Doctors Own Feelings, Empathy, and Objectivity

I read a fine article in the NY Times Opinionator column titled “Medicine’s Search for Meaning.”  The primary focus of the article is the way the education process of physicians routinely encourages, even demands the physician-in-training to learn to emotionally detach themselves from their patient’s feelings.  This is potentially related to physician burn out, dissatisfaction, and loss of a sense of meaing to their work.

Traditional dogma is that a physician who is emotionally involved in their patient’s issues loses their objectivity and ability to make the best decisions.  Data challenges this assumption.  Per the article, “There is an enduring belief in medicine that if you feel strongly it will cloud your judgment. But research indicates that emotional attunement can improve critical thinking, decision-making, and the ability to act quickly in crisis moments.

As a primary care physician I find that it is simply impossible to open myself emotionally to every patient every day.  Fortunately most visits don’t require a large emotional investment.  Still, learning to read the often unspoken needs and concerns of each patient is important.  The seemingly irrational concern about what to me is an obviously minor concern is usually due to a fear based on something I don’t know about.  This may be due to a previous illness, a family member’s health problem, or maybe an underlying anxiety disorder.  Still, trying to figure out why a patient has a given fear may allow the family doctor to allay the fear in a straightforward way.  If a patient is afraid of cancer, heart disease, a stroke or some other serious problem, and I learn about this fear I am much better able to try to put the fear to rest than if I don’t learn about the real concern.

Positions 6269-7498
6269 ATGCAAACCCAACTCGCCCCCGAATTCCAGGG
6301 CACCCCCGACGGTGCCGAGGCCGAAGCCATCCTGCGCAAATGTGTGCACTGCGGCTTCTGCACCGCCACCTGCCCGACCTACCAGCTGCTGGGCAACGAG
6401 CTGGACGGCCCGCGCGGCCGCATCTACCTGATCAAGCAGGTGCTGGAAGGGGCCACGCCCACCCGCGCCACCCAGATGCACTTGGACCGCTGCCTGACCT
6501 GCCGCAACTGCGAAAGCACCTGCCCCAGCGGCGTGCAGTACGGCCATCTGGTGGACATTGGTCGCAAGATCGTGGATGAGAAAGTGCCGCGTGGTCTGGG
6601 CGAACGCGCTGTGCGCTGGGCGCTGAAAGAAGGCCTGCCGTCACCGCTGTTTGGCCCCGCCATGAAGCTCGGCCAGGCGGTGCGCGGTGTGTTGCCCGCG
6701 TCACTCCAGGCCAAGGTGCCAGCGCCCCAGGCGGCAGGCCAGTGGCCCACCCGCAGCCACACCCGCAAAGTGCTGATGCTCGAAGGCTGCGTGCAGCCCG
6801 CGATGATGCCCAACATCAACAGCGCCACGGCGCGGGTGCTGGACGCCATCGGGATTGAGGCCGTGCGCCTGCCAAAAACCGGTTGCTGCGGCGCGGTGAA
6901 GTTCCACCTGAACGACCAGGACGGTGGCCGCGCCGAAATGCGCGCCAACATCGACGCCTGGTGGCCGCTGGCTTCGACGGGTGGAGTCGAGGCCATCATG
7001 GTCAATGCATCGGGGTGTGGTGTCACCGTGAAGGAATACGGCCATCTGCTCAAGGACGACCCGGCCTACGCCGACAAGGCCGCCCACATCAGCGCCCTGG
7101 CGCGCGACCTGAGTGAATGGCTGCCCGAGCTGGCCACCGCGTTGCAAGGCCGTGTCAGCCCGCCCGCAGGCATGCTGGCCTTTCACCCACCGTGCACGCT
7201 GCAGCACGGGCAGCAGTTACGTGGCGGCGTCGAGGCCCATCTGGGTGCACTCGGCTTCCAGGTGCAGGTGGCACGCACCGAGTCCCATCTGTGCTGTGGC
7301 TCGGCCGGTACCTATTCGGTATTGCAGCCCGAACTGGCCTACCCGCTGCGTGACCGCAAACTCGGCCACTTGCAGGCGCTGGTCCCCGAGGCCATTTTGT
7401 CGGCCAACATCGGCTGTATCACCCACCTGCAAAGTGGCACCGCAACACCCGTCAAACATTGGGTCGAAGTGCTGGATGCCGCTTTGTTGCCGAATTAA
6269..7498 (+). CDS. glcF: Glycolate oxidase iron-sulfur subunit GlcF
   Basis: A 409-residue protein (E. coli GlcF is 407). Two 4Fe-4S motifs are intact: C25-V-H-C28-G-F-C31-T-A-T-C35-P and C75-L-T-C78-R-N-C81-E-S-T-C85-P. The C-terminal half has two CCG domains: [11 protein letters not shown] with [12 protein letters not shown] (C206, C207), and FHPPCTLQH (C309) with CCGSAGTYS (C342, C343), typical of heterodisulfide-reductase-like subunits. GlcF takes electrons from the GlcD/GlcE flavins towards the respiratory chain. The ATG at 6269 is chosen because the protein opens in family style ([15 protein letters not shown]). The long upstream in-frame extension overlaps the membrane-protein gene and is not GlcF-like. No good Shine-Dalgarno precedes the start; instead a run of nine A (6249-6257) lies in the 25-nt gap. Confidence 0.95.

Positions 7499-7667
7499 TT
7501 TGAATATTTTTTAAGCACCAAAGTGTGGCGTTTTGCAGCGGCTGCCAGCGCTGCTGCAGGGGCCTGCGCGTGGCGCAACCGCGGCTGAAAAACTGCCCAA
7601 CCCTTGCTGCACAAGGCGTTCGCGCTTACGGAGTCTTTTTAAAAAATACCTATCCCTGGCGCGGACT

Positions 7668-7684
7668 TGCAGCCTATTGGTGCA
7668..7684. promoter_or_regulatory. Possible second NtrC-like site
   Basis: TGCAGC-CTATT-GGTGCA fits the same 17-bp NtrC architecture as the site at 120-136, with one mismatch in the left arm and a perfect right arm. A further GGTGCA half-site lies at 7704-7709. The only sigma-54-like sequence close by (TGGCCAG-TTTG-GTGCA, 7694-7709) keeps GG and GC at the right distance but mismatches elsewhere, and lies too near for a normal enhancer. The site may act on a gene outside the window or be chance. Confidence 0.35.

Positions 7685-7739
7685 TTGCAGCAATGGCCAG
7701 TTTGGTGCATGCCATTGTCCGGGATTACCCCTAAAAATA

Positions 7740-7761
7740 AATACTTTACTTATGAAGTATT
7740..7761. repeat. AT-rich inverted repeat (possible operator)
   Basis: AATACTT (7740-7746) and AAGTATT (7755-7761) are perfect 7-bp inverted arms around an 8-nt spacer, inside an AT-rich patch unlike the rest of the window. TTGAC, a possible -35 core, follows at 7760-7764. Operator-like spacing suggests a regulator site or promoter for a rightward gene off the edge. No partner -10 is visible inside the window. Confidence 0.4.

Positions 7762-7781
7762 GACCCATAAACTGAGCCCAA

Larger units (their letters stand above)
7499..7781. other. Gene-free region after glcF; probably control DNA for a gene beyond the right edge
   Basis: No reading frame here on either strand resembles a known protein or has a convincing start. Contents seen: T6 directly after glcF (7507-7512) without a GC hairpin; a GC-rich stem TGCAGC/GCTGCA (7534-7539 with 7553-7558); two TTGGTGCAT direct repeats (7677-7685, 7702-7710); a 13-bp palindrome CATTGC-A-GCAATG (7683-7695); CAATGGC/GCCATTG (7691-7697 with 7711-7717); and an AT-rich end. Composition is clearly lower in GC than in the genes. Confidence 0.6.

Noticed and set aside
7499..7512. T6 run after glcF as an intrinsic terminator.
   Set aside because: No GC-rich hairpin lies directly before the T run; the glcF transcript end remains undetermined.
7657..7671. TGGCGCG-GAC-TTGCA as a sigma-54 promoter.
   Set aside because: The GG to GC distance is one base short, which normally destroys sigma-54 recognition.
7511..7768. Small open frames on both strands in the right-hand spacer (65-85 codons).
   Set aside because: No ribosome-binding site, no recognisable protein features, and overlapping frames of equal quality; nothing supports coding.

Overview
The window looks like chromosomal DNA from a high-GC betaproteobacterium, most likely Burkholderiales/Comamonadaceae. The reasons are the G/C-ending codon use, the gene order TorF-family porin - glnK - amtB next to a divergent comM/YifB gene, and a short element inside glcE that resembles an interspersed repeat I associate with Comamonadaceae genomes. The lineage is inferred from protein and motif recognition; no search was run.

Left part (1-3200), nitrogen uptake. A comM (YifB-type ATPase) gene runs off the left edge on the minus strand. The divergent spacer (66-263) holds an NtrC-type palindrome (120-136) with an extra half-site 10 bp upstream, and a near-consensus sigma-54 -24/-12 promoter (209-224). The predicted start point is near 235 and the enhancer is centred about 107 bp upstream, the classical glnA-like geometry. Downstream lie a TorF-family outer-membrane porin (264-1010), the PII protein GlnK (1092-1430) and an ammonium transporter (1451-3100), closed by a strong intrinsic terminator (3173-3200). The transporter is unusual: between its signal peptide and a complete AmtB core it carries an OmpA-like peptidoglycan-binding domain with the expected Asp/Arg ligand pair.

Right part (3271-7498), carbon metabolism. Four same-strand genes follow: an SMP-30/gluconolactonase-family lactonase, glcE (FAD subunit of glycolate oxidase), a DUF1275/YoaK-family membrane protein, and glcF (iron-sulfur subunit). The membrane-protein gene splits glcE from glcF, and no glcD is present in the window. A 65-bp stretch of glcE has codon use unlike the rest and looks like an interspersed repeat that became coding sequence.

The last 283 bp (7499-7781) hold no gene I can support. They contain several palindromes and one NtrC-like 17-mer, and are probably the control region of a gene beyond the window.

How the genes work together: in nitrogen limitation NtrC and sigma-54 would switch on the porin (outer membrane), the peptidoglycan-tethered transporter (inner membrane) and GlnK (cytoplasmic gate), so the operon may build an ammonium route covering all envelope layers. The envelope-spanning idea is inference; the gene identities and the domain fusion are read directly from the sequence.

In order to do this without becoming emotionally exhausted is the trick.  The article talks in detail about an optional curriculum now available at about half of US medical schools that helps medical students develop skills needed to function better in these tough situations and at the same time add meaning, gratification and fulfillment to their calling as physicians.  You may enjoy reading the whole article here.


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